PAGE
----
Tuesday, September 23, 2008

Jobs take a lot of time. And what the 1980s Sixers can tell us about Elton Brand.

I know. Captain obvious speaking. And, yes, I did have a job all of last year. But I started working at my law firm last Monday (the 15th), and I feel like I haven't had a chance to breath since then. I had none work related stuff going on as well (all good things), but since I tend to not write that much about my non-basketball personal life here I'll just leave it at that. But needless to say, the spare time that I use to sporadically post about the Sixers and basketball took the hit.

I had a few spare moments tonight, so I browsed around my usual haunts (Truehoop, Wages of Wins). And, as usual, Professor Berri (at WoW) had an interesting post up about the Sixers--or, at least, the Sixers from the early 1980s.

In particular, in his post artfully titled "What Ever Happened to "Fo'-Fi'-Fo'"?", he focused on how the Sixers went from very good to NBA champions to first round losers. It's very interesting, so I'd go read it all.

But the upshot (for you lazy people who just want my take on things...) is that you can tie both the Sixers rise and fall primarily to Moses Malone. In his first season with the Sixers, he was fantastic, posting a WP48 of .378 and producing 23 wins. The next year he was still the Sixers' best player, posting a WP48 of .268 (Dr. J had a WP48 of .241 in both seasons) and producing 14.6 wins. But as you can see in those numbers, Malone wasn't nearly the player in the second season that he was in the first season. That said, he was still elite (top 10 in Wins Produced), but no longer super-elite (top 3 behind Magic Johnson and Larry Bird). The difference just goes to show you that even when a player has a very good season, he might not be quite the difference maker that he had been in the past or was expected to be.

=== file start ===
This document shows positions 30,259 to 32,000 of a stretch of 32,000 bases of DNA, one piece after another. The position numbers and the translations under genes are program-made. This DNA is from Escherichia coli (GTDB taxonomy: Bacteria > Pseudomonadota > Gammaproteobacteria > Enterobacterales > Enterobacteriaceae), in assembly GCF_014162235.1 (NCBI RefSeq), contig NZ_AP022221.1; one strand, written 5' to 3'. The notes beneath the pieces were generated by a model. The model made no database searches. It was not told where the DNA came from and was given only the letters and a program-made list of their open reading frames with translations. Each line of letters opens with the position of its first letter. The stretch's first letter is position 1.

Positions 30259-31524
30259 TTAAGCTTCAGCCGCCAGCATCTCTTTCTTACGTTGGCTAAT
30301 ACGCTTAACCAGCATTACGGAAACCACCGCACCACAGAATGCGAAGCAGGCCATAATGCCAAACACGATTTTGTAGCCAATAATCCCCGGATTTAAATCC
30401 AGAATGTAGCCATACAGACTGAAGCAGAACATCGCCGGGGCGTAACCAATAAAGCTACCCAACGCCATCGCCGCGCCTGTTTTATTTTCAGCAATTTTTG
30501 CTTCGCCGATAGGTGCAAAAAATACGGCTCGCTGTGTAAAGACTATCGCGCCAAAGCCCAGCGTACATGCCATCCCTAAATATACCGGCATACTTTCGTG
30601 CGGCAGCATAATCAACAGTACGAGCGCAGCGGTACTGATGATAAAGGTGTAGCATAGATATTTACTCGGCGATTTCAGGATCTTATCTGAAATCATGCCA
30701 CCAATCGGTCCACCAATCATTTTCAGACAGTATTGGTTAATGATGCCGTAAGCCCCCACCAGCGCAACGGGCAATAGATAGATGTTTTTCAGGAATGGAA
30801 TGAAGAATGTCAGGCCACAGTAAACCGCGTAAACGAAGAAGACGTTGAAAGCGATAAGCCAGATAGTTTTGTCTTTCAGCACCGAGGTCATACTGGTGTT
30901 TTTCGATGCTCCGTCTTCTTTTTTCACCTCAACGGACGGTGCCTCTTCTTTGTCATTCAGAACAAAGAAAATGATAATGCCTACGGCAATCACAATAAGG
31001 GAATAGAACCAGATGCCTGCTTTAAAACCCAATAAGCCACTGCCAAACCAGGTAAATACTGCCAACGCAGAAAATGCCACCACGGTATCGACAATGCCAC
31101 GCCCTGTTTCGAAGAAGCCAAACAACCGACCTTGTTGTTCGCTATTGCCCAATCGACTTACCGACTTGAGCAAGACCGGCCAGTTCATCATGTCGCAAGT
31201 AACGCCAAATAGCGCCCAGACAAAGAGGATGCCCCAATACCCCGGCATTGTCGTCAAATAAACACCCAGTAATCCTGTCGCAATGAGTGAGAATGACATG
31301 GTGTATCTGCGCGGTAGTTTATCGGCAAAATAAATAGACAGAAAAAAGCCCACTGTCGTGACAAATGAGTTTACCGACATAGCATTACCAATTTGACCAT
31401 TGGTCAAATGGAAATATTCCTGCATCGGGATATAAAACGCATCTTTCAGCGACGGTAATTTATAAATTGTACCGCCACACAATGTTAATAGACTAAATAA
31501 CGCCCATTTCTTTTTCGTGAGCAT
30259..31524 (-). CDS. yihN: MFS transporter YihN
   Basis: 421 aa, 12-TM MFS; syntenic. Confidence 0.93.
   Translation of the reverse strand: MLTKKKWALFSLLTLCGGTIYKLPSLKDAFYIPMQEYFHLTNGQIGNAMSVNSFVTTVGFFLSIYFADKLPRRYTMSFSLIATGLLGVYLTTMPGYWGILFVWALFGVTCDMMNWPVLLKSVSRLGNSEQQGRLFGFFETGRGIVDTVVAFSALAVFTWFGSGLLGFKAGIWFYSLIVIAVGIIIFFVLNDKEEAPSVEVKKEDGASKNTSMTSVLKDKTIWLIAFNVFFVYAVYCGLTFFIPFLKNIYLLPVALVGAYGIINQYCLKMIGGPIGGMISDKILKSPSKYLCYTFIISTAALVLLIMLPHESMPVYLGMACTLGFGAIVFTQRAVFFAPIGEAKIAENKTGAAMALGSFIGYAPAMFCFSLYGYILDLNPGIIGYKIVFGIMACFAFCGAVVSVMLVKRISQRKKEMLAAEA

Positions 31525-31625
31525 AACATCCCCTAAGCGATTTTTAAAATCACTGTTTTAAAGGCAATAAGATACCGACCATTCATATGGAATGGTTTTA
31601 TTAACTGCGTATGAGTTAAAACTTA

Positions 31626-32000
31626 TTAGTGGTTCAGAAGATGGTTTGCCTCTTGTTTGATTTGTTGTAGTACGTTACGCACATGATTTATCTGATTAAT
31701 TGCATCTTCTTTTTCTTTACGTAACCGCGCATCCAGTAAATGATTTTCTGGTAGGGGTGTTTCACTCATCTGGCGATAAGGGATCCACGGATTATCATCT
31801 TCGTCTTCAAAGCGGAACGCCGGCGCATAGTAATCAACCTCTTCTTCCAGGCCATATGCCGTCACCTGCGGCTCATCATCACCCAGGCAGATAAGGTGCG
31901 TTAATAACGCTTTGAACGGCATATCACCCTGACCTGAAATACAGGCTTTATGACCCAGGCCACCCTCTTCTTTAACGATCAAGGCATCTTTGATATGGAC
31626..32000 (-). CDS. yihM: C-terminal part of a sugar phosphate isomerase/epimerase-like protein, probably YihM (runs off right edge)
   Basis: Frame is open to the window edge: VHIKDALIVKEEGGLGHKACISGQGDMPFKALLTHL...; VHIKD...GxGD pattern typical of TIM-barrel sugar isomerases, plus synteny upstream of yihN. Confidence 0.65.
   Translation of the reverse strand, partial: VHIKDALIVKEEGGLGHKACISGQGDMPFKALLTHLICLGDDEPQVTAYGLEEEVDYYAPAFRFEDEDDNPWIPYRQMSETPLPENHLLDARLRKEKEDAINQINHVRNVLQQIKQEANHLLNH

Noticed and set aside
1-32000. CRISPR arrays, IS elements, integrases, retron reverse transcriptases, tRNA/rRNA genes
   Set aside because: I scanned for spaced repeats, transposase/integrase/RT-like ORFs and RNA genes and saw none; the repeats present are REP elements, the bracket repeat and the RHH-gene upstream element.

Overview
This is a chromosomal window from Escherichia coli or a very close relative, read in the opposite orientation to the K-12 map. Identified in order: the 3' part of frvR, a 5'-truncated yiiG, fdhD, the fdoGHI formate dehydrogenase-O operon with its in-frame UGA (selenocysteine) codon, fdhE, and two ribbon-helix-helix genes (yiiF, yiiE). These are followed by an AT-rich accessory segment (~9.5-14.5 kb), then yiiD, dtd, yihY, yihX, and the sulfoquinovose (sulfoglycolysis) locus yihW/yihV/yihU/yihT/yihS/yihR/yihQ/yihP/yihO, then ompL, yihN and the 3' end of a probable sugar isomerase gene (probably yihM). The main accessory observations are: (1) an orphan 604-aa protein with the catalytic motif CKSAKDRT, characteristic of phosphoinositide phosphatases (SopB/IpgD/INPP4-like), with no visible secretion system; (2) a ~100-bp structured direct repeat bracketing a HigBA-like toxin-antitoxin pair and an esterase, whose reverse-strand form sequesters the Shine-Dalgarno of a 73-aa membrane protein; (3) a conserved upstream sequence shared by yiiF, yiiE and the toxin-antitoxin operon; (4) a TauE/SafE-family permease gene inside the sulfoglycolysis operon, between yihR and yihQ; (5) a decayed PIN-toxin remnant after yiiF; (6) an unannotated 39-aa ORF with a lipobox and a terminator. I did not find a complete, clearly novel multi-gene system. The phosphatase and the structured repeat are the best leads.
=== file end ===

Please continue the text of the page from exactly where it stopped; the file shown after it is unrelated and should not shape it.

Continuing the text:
And for the current Sixers, that should serve as a warning about getting too hopeful about Elton Brand taking the Sixers into the top tier of the league's teams. In 2005-06, Brand posted a WP48 of .274. In 2006-07, he posted a WP48 of .213. In his injury shortened 2007-08, Brand posted a WP48 of .058. Setting aside last season, we still see a huge difference between Brand's 2005-06 season and his 2006-07 season. At least we do looking at WP48. But I don't think the difference appeared that large to people (like myself) when watching him play. When I saw him play, in both seasons, I was just left with the impression that "Wow. He's a very good player."

And he was. But he was a better "very good player" in 2005-06. I haven't done a WP48 based prediction for the Sixers this year yet (although I hope to soon, especially since last year's prediction turned out to be pretty accurate in overall results), but I expect that the Sixers will be an elite team if the 2005-06 Elton Brand shows up in Philly, yet only a strong playoff team if the 2006-07 Elton Brand shows up. In both cases, we'll think we got a very good player (and we'd be right!), but the case study of the Sixers from the early 1980s and Moses Malone tells us that which version of the "very good player" shows up can make all the difference in the world.


Louis said...

The championship team had more than one star. You mentioned that both Dr. J and Moses had above .2 WP/48... were there others? Do the sixers now have more or less total players over .2 then the team of 80s glory?

Also, what's good?

Sam Cohen said...

The link to Malone's WP48 in the post takes you to the WP48s for the entire roster.

In addition to Malone & Dr. J, Mo Cheeks was phenomenal in 1982-83 with a WP48 of .255-- actually better than Dr. J that year. I was shocked to see that Cheeks rated that highly.

Also, Bobby Jones was at .199. To put that in perspective, Samuel Dalembert had our highest WP48 this past season at .197. (Miller & Igoudala were both around .170)

From what I gather, anything above .200 puts you in the all-star. range, while the top players are above .300 (and sometimes even above .400).

So, all in all, the current Sixers have some nice players (and Brand makes one more), but they aren't in the same ballpark as the championship Sixers at this stage.